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October 27, 2009

First Voter-Verifiable Election for a Public Office

CONTACT: Dr. Alan T. Sherman

TAKOMA PARK, Md. -- For the first time, a government election will allow voters to check that their private votes are correctly recorded and included in the final tally using a new optical-scan voting technology developed by Scantegrity, an open source election verification system.

Takoma Park, Md., is running its bi-annual election for mayor and city council using the Scantegrity system. After casting their optically-scanned ballot at the polling place this Tuesday, voters will be able to check “confirmation codes” for their votes on the city’s website.

The codes are revealed, for each oval a voter fills on the ballot, by an invisible ink system akin to that used in children’s puzzle books. Voters may, if they wish, note the codes and the ballot serial number while in the booth. Because the codes are separately randomized for each oval and for each ballot, nothing about who a voter has voted for is revealed by the codes on the website.

The cost of the system is significantly lower than that of current systems since it is fully open source, the scanning setup uses commercial off-the-shelf scanners, and all printing is done with office printers.

The Scantegrity technology to be used was developed by cryptographer David Chaum together with researchers from the University of Maryland, Baltimore County, The George Washington University, MIT, the University of Ottawa and the University of Waterloo. The group has run a number of elections for universities and other organizations and also successfully demonstrated Scantegrity last April during a public mock election administered by Takoma Park’s Board of Elections.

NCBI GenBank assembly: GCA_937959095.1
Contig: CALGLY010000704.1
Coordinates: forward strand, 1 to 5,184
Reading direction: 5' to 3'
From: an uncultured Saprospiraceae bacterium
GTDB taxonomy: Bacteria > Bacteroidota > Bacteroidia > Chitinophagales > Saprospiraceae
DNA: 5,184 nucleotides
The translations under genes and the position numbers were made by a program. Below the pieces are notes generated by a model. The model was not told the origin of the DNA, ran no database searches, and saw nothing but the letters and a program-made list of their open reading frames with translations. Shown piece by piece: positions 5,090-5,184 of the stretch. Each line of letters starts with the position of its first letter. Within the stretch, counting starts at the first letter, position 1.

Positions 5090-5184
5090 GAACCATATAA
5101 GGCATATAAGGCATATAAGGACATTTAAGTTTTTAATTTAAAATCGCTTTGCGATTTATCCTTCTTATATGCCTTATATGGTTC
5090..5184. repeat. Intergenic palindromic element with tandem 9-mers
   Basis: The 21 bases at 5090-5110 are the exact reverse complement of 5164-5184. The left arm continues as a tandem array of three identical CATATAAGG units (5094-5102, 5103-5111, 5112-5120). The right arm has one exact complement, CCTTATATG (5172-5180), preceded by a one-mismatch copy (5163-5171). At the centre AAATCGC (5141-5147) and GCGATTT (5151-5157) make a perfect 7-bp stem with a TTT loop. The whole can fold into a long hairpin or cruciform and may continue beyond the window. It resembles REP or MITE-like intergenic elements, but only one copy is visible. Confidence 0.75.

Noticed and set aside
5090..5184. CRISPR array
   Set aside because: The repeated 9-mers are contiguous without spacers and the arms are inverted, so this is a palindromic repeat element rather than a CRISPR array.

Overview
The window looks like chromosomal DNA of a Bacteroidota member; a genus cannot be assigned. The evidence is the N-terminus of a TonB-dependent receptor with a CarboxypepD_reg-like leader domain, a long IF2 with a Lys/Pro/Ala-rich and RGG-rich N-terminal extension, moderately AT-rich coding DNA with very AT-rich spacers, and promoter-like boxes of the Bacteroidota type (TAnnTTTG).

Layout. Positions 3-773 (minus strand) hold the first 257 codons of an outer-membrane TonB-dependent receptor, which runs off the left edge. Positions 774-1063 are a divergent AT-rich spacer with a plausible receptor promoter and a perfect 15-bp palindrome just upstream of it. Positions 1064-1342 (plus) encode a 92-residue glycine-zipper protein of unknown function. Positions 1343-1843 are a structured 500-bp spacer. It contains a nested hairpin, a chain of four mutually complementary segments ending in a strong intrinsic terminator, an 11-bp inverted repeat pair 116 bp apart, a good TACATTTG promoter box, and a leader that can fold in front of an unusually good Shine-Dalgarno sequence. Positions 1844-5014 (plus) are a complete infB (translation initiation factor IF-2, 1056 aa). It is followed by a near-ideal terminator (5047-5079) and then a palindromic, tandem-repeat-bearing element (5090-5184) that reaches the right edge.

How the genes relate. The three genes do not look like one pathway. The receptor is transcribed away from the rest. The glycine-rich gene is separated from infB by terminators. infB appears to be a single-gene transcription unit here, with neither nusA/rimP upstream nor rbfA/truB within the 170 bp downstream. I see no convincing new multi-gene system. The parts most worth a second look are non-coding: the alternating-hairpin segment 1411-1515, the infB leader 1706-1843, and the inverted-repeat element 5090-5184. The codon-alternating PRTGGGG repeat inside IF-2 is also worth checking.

Student members of the project won first prize in the National Science Foundation sponsored University Student Voting Competition in 2007, and the Scantegrity system has evolved from there. A broader research community has grown around proposals for such “voter-verifiable” election systems. The number of academic conferences on the subject has seen an increase from one every two years during the early part of the decade to two every year for the last few years and the National Institute of Standards also held a related workshop in October.

Before the election, encrypted items of data were posted on the election website. Some will not be decrypted, but the individual keys needed to decrypt others will be posted after the close of polls. Which keys will be revealed depends not only on the results and confirmation codes, but also on impossible-to-predict statistics of a set of high-tech stocks. This lets anyone verify a full public audit ensuring that the official election results are consistent with the confirmation codes published on the website.

“Something I find particularly exciting about the technology,” says David Chaum, “is that it is robust enough to be used anywhere in the world -- scanners at polling places can speed posting of results, but with centralized scanning polling places need only pens, ballots and ballot boxes.”

“We learned a lot from working with the Board of Elections of Takoma Park, who generously shared with us the wisdom obtained from running real elections,” says Prof. Poorvi L. Vora of The George Washington University, “it’s one thing to develop an academic voting system, it’s quite another to have one that can be used in a real election.”

“This represents a significant step in the evolution of election systems,” says Prof. Ron Rivest of MIT, “and though we’ve worked hard within the constraints of this volunteer project, it is a first step for a whole range of promising new types of such systems.”

Posted by kavan at October 27, 2009 12:07 PM